Distributed Digest: Tuesday, February 5, 2019February 6, 2019
Google has a tool to search blockchain data, TCR Party is open to all Twitter users, and the ENS manager supports EIP 1577.
Google Quietly Develops Blockchain Data Tool
Googler Allen Day, along with a small crew of open-source developers, loaded data for the Ethereum and Bitcoin blockchains onto Google’s big-data analytics platform, BigQuery. Day then teamed up with lead developer Evgeny Medvedev to build a suite of software to search the data.
Called Blockchain ETL, the project was developed last year “[i]n spite of a total lack of publicity,” though word of it spread among the crypto development community. Indeed, over 500 projects have been built using Blockchain ETL’s tools.
To show how Blockchain ETL could benefit the cryptospace, Day used the suite of software to analyze the bitcoin cash hard fork. Through the data, Day could see that bitcoin cash was being hoarded by large holders of the coin, rather than being spent in fast micro-transactions, which was a key reason why the bitcoin cash community wanted to fork in the first place.
No Party Like a TCR Party
Steve Gattuso, tech lead of the ConsenSys circle Alpine, posted on Medium yesterday that the team’s token-curated registry (TCR) experiment, TCR Party, is open to everybody with a Twitter account. A TCR Party Leaderboard has also been created as a kind of directory for the registry’s users.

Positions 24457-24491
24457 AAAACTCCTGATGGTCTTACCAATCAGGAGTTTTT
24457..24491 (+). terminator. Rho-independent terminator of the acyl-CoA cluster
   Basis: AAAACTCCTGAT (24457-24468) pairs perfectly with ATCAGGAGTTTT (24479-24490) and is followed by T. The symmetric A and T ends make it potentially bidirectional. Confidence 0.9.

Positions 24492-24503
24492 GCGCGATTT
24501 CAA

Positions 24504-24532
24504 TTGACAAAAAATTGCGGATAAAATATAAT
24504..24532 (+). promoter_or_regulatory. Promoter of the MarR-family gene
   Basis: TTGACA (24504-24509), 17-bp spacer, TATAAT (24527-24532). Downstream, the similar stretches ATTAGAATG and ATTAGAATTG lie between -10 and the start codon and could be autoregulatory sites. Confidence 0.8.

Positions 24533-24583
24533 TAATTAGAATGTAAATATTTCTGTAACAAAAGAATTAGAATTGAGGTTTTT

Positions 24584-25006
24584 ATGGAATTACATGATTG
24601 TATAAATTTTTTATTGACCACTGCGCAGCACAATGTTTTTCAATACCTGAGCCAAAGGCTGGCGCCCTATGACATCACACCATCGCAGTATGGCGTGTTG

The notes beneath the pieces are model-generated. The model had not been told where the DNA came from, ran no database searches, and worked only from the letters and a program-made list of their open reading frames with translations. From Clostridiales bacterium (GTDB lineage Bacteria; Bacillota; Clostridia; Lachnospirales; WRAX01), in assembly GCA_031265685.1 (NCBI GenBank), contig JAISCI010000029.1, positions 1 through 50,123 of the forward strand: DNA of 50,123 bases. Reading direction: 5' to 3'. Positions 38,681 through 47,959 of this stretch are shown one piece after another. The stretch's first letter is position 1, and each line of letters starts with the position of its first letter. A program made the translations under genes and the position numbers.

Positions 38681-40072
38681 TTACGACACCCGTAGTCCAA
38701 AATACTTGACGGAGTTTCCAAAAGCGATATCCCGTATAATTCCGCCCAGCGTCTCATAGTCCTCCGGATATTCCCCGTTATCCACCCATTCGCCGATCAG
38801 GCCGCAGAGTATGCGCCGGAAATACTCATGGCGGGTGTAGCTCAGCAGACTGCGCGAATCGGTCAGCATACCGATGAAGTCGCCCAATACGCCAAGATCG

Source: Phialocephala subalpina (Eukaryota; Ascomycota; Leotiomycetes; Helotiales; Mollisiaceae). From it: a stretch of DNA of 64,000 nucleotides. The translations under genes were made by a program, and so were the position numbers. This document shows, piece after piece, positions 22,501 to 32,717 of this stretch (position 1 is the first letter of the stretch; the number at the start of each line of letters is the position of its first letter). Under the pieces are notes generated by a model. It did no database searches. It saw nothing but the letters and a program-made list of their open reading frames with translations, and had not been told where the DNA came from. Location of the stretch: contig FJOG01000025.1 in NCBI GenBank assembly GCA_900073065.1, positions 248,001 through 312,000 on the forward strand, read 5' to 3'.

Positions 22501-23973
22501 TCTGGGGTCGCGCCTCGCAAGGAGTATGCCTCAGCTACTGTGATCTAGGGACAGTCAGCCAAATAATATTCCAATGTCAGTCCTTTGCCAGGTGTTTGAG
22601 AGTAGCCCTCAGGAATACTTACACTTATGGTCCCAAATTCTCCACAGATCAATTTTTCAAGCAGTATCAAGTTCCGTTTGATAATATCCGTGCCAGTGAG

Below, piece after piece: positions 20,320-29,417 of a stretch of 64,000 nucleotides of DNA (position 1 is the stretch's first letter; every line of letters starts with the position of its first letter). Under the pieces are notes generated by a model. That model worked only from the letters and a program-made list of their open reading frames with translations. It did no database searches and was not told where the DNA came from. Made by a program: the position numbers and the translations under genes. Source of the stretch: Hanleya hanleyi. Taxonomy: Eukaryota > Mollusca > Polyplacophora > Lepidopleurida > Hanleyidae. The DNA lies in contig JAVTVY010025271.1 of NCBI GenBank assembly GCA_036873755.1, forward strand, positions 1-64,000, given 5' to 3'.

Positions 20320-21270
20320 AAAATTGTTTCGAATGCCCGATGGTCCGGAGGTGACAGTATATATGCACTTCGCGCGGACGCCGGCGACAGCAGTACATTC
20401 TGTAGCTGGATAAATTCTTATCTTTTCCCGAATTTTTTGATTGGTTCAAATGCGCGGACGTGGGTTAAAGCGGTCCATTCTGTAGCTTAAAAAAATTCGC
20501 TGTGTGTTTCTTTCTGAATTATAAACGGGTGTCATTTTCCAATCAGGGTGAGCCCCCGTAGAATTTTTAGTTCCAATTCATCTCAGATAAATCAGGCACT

Prior to launching TCR Party 1.0, as Gattuso refers to it, the project’s pre-registration period included around 50 participants. With feedback from the community, Gattuso and his team were able to identify some bugs and needed improvements before “opening up the floodgates” of TCR Party.
Although the experiment is now open to the masses, Gattuso maintains that it “will likely [still] have its bug and issues.”
ENS, Meet EIP 1577
The Ethereum Name Service (ENS) manager, recently redesigned with non-technical users in mind, is compatible with EIP 1577 via ENS’ newly deployed Resolver contract. Proposed by Dean Eigenmann and Nick Johnson, the EIP introduces the contenthash field for ENS resolvers. Thus, it’s now possible for the ENS to support names with IPFS or Swarm hashes.
Users can set the new resolver by selecting “Use Public Resolver” on the manager’s interface. However, the team notes that changing the resolver of existing names is a time-consuming process, so the ENS continues to support the old resolver.
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